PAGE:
Hello again to all my faithful readers out there in guitar land!
In this installment of my column, I'd like to expand upon the last two parts (See RELATED CONTENT to the left — below my photo) and write about a great fingerpicking finger twister I use as a warmup for classical guitar gigs.
In previous columns, I've discussed right-hand fingerpicking patterns. This column will work on coordinating left- and right-hand patterns.
In case you're new to fingerpicking, the right hand has letter names. The thumb is p, the index finger is i, the middle finger is m and the ring finger is a.
But the difference in this exercise is we will associate the left-hand fingers with the right-hand letters. The first finger of the left hand will always be played with p. The second finger of the left hand will be played with the I. The third finger of the left hand will be played with the m, and the fourth finger of the left hand will be played with the a.
Place the first finger in the left hand on the first fret of the sixth string, the second finger of the left hand on the second fret of the fifth string, the third finger of the left hand on the third fret of the fourth string and the fourth fret of the third string.
Your left hand will spell out the notes F, B, F and B respectively. Now play the right-hand pima pattern. Now move the left-hand chord over one string and place your first finger on your left hand on the first fret of the fifth string, the second finger of the left hand on the second fret of the fourth string, the third finger of the left hand on the third fret of the third string and the fourth finger of the left hand on the fourth fret of the second string.
Your left hand will now spell out the notes A#, E, A# and D# respectively. Play the right-hand pima pattern again. Now move your left hand over one more string and place your first finger of your left hand on the first fret of the fourth string, your second finger of your left hand on the second fret of the third string, your third finger of your left hand on the third fret of the second string and your fourth finger on the fourth fret on the first string. Your left hand will now spell out the notes D#, A, D and G# respectively. Play the right-hand pima pattern once again.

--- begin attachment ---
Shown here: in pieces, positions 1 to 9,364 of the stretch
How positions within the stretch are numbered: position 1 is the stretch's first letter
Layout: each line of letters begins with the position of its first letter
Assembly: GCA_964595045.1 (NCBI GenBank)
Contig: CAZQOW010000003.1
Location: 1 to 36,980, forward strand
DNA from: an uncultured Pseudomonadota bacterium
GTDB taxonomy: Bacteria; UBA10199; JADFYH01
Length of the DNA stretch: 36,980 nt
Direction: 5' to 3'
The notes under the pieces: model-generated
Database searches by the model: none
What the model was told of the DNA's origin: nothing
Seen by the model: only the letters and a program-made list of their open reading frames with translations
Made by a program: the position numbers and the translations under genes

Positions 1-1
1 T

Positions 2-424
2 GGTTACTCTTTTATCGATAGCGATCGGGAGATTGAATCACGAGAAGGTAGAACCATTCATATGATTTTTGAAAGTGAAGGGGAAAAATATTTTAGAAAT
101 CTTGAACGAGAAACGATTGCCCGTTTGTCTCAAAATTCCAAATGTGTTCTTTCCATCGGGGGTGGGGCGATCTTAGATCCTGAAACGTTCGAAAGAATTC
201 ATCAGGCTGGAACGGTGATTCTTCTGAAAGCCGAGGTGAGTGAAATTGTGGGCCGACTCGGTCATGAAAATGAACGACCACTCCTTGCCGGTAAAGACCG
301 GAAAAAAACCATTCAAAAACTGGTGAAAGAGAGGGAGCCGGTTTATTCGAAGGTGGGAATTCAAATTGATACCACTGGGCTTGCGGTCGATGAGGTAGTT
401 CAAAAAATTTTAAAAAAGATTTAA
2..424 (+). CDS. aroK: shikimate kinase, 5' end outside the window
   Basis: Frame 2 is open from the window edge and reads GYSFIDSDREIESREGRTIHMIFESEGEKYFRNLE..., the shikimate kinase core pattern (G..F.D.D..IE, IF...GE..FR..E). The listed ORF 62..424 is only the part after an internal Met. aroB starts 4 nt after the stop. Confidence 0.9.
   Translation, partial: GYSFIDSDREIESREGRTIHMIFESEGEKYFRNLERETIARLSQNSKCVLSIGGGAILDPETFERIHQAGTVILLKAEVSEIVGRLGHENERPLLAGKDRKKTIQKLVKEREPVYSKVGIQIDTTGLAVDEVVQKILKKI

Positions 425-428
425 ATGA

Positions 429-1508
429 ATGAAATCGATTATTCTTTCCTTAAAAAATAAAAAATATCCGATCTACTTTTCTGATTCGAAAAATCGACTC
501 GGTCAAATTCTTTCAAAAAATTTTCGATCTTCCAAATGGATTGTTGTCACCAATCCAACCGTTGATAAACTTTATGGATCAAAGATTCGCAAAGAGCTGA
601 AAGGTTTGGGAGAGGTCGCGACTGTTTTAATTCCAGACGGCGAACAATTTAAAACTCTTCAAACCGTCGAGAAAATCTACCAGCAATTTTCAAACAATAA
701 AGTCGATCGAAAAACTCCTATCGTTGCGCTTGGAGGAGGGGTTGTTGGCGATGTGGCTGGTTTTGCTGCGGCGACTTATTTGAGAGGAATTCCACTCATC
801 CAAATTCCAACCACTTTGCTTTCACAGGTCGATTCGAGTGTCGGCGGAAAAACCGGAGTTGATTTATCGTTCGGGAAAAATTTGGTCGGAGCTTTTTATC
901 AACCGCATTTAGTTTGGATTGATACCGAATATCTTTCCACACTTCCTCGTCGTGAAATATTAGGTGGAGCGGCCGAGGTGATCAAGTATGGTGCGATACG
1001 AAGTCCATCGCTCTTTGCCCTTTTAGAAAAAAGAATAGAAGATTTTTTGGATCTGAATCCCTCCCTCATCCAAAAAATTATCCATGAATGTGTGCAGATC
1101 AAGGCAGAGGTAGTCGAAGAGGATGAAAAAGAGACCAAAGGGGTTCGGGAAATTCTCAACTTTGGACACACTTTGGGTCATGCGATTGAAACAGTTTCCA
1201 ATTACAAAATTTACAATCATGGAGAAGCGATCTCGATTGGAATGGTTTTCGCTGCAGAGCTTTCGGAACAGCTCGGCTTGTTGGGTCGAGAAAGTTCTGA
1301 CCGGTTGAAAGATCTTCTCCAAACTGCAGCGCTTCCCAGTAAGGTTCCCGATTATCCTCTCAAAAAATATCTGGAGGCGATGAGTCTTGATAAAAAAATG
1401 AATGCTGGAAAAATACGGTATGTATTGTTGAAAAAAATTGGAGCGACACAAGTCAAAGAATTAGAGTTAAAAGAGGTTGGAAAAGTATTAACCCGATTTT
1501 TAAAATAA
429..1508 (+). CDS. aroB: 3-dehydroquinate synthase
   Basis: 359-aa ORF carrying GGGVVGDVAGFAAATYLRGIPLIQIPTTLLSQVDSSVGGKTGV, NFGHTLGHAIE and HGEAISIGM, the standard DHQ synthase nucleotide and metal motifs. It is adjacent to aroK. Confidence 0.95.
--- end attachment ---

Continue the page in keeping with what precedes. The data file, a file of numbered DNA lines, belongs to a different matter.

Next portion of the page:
The left-hand finger placements will be the same through this entire exercise. Exercise 1 is the pima pattern. Exercise 2 is the pami pattern and Exercise 3 is the pmia pattern. The most challenging part of this finger twister is keeping the coordination between the right and left hands accurate. To make it even more of a challenge, don't place the left hand down as a chord. Play the notes individually with the right-hand patterns.
Now get out there and pick up that guitar and play just like yesterday. Let's get to it. As always, I thank you for checking out my column. Any comments or observations are always welcome.
Guitarist Richard Rossicone is a veteran of the New York City and Long Island original and cover band scene. He's been playing since he was 8, when he attended his first concert (Kiss) and saw Pete Townshend smash a guitar. He has studied with various instructors over the years, which led him to a career in music therapy. He began his educational journey at Queensboro Community College, where the faculty introducing him to classical music. He received his associate's degree in fine arts in 1997 and went on to receive his bachelor's in music therapy in 2001 and his master's in music therapy from New York University in 2004. He's been Board Certified as a music therapist since 2002. Richard continued his studies at C.W. Post University, pursuing a second master's degree in classical guitar performance and music history, studying under Harris Becker. He's been teaching guitar, piano and theory since 2002 and in 2006 started his own company, Rossicone Music Studios. Visit him at Axgrinder.com and his Complete Guitarist Facebook page. Check out Richard's new book, 'The Complete Guitarist Handbook: Vol. 1,' which is available at Amazon.com.